The latest poultry, pig and animal feed news, animal agribusiness trends and research from WATTAgNet.com.
Tuesday, August 5, 2014
University of Georgia, CMS partner for poultry research
Recognizing the dramatic poultry consumption changes over the last few decades, CMS Technology (CMS) has launched an alliance with the University of Georgia (UGA) with a dedicated focus on secondary processing. As a leader in poultry science, UGA is partnering with CMS Technology to focus on research and innovations around secondary processing in order to further enhance food safety in the poultry industry.
“Americans do eat significantly more chicken, and ensuring the process that brings us that food source is as safe as possible is an extremely important issue,” said John Meccia, chief executive officer of CMS Technology, a specialty chemical company focused on the development and delivery of antimicrobial solutions for food, packaging and material applications.
Shifting consumer trends include a significant rise in per capita poultry consumption, from 58 pounds annually in 1980 to approximately 100 pounds today – with more than 80 percent coming from the consumption of broilers. While 50 percent of broilers were purchased as whole birds in 1980, nearly 90 percent of broiler meat is now in the form of cut-up parts or further processed chicken. These trends have meaningful implications for food safety and mitigating pathogen risks.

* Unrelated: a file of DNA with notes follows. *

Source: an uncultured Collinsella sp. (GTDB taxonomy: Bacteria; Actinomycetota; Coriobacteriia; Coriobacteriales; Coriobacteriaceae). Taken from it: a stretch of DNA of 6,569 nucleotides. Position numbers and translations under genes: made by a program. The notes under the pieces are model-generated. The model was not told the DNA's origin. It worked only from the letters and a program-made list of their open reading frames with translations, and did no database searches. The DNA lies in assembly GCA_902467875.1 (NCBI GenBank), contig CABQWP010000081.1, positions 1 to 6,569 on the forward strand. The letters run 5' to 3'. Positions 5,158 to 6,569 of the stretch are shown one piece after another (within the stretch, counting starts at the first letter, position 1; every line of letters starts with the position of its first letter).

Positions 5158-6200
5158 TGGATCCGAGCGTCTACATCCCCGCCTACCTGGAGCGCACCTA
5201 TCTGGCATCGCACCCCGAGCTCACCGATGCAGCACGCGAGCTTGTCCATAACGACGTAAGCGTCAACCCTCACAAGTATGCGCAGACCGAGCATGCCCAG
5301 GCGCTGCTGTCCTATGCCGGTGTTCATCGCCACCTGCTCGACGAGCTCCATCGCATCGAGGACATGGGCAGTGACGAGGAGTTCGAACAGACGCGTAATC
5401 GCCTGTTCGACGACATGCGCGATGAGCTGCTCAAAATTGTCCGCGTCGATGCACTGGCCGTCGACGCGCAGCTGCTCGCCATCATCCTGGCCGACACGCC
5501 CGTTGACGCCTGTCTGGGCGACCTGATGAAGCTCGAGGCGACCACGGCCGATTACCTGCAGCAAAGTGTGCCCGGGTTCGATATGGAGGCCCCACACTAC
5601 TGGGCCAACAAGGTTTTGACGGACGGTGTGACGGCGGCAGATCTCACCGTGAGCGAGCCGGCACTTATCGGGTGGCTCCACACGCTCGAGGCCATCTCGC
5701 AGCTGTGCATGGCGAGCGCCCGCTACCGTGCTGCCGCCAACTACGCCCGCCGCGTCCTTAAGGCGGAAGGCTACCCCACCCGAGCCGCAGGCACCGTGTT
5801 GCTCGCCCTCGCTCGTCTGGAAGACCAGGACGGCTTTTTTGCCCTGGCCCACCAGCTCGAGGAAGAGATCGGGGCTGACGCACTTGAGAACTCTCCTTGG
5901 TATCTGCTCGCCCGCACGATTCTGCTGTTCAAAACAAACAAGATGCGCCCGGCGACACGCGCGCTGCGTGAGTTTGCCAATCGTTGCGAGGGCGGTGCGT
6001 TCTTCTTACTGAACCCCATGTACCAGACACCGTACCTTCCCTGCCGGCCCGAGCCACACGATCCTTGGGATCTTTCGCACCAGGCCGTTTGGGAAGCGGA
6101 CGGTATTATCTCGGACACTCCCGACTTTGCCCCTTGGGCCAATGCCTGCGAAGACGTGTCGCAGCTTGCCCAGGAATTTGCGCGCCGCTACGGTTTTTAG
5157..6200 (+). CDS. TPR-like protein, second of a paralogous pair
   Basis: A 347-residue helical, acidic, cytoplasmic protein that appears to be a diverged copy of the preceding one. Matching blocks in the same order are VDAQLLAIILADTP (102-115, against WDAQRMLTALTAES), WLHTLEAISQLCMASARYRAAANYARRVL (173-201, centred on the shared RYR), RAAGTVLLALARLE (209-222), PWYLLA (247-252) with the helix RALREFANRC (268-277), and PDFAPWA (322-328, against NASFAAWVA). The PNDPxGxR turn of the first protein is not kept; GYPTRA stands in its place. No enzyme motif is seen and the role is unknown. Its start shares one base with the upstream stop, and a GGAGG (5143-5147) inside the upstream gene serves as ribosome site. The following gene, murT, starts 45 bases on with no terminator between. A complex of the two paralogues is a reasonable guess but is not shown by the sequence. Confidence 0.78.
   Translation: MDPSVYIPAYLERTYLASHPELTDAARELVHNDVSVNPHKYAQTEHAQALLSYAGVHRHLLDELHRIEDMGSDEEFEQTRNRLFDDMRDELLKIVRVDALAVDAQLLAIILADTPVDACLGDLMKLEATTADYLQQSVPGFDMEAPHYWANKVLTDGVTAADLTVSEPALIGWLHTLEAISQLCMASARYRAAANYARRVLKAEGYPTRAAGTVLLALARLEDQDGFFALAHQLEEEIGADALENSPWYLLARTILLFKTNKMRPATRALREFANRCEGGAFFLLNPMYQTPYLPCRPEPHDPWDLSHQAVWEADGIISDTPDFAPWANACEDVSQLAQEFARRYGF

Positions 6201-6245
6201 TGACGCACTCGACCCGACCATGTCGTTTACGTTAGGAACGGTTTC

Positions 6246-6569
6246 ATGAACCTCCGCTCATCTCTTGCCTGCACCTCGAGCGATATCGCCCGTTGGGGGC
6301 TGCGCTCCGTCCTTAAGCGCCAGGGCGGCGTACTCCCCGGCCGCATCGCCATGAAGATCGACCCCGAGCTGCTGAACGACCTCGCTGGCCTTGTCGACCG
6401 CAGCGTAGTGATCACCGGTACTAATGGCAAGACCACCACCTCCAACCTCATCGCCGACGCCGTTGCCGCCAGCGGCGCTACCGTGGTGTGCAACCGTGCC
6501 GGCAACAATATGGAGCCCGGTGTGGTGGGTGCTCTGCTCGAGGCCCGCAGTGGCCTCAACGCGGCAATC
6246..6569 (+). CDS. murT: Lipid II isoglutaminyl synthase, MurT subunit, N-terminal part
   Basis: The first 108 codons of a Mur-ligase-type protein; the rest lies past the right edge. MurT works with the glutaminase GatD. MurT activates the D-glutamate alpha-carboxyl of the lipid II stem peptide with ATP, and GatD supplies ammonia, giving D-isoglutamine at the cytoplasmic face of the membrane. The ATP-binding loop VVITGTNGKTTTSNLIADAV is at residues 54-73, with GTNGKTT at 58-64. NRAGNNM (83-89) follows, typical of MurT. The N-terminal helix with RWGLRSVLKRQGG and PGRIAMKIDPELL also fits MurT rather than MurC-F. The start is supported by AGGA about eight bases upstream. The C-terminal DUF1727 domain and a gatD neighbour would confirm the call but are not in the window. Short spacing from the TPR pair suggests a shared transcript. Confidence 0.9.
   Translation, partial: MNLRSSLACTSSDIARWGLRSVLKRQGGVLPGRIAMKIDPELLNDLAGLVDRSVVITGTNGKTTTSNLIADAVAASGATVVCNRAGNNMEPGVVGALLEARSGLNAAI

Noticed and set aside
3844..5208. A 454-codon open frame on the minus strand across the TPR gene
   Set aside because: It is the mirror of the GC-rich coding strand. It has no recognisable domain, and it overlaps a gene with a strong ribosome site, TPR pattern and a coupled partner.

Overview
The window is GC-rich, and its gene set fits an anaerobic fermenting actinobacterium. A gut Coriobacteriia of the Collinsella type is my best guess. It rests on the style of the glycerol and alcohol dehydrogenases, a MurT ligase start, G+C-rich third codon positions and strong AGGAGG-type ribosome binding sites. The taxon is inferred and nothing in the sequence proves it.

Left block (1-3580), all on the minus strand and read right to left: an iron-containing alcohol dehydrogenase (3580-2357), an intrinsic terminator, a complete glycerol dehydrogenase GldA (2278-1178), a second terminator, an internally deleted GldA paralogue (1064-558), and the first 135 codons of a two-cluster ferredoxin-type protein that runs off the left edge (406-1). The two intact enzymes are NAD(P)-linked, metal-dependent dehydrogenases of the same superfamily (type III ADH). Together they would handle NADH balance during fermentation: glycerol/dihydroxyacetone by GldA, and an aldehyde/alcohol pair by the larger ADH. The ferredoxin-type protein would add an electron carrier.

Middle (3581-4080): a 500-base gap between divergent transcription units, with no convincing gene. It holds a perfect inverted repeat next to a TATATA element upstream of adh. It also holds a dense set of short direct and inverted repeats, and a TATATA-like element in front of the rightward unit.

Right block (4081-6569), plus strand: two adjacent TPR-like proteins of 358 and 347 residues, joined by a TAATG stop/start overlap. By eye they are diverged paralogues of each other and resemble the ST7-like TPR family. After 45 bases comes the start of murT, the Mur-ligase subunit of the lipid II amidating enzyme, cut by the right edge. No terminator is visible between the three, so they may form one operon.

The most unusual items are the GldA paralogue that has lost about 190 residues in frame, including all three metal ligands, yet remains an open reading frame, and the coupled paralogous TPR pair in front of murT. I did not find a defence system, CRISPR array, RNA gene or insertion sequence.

“Given the considerable demand for cut and ground poultry as opposed to whole birds in today’s market, secondary processing has become a central component of the supply chain in the poultry industry,” said Dr. Scott Russell, professor of poultry processing and products microbiology at UGA. “This alliance will help foster new and improved intervention strategies to reduce pathogenic and spoilage bacteria in the poultry industry.”
UGA and CMS will undertake tests and experiments, many with industry participants, to help enhance food safety central to the consumption of poultry. Additional partnerships are anticipated in related areas such as processing equipment and packaging.
The findings will be available to industry participants and the public.